More from Report: Black, Latino Kids See More Fast-Food Ads


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The Rudd Center for Food Policy & Obesity’s new report, Fast Food FACTS: Evaluating Fast Food Nutrition and Marketing to Youth, includes more information about fast-food ads seen by Latino and black youths.

As reported by the Multi-American blog:

There is considerable evidence that exposure to marketing for fast food is even higher among African American and Hispanic youth. African American youth view almost 50% more TV advertisements for fast food than do white children and adolescents. Although differences in advertising exposure can be attributed in large part to the greater amount of time that African American and Hispanic youth spend watching television, fast food restaurants appear to disproportionately target African Americans and Hispanics with their marketing efforts. For example, fast food ads appear more frequently during African American-targeted TV programming than during general audience programming.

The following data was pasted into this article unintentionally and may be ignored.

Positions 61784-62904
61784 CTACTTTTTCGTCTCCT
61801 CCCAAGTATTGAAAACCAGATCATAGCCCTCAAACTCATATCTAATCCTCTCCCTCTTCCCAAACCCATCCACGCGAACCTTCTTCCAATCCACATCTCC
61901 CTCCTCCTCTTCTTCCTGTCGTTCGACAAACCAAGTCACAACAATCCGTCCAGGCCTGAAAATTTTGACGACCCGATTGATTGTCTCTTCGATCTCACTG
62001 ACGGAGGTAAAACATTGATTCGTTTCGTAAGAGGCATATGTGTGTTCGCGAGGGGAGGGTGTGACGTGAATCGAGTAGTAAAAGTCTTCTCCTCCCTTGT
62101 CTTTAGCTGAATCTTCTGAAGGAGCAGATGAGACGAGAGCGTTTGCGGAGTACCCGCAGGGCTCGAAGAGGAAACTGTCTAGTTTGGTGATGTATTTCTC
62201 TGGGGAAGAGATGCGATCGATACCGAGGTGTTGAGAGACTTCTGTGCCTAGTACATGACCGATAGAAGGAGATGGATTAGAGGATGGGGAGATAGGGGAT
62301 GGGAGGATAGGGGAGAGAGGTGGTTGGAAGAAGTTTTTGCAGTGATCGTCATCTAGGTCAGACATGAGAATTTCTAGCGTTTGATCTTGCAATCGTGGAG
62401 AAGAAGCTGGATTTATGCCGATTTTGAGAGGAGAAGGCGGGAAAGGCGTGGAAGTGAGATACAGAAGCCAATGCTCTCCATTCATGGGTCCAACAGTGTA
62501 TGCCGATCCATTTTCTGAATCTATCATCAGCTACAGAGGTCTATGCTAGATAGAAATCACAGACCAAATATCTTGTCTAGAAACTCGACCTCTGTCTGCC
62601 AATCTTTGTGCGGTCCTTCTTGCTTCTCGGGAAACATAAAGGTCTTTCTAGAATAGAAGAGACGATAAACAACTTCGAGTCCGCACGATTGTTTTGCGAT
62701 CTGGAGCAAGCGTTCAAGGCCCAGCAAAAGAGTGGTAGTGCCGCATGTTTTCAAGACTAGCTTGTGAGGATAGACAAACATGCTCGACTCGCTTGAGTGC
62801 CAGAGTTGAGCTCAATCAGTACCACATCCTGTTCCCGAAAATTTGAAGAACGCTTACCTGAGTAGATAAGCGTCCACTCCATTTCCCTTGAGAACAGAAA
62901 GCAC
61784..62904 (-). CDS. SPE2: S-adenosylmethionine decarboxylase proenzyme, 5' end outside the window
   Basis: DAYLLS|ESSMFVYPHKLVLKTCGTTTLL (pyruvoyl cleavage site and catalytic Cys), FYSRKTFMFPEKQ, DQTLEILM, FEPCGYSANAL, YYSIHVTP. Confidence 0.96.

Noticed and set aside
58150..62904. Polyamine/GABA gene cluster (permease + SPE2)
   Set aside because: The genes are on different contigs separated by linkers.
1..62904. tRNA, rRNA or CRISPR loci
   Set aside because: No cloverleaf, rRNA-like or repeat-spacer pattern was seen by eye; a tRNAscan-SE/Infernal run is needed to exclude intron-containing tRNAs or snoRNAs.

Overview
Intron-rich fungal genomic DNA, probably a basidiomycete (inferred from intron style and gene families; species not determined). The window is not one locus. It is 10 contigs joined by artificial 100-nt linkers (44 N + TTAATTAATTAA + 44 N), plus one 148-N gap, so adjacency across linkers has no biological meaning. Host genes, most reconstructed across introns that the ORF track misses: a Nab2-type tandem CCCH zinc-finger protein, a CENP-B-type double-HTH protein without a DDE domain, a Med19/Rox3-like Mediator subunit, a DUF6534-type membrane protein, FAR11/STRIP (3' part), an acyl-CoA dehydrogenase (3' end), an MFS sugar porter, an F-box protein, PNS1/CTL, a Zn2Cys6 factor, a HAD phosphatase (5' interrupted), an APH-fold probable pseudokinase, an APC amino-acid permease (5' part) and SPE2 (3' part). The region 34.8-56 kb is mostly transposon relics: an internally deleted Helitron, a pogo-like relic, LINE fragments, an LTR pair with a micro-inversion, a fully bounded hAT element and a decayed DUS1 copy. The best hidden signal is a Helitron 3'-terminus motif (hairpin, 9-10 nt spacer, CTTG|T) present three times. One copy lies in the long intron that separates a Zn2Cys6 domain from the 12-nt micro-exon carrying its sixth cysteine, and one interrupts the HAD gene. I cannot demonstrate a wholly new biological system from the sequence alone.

Fast food advertisements are also prevalent on Spanish-language television networks, comprising nearly half of all ads. Billboards for fast food restaurants appear significantly more often in low-income African American and Latino neighborhoods.

Fast food restaurants located in poorer African American neighborhoods also promote less-healthful foods and have more in-store advertisements compared to restaurants in more affluent, predominantly white neighborhoods.

Multi-American ends its blog with this statement relating to Southern California:

“The scarcity of healthy food options in low-income neighborhoods – a phenomenon dubbed “food deserts” – continues to be a problem in portions of Los Angeles County that are predominantly Latino and African-American. Community activists in South L.A. succeeded in obtaining a temporary moratorium on the development of new stand-alone fast food restaurants, which expired recently; community groups and city officials are still trying to work out a permanent solution.”

By The Numbers By The Numbers



of Latino kids have obesity (compared to 11.7% of white kids)

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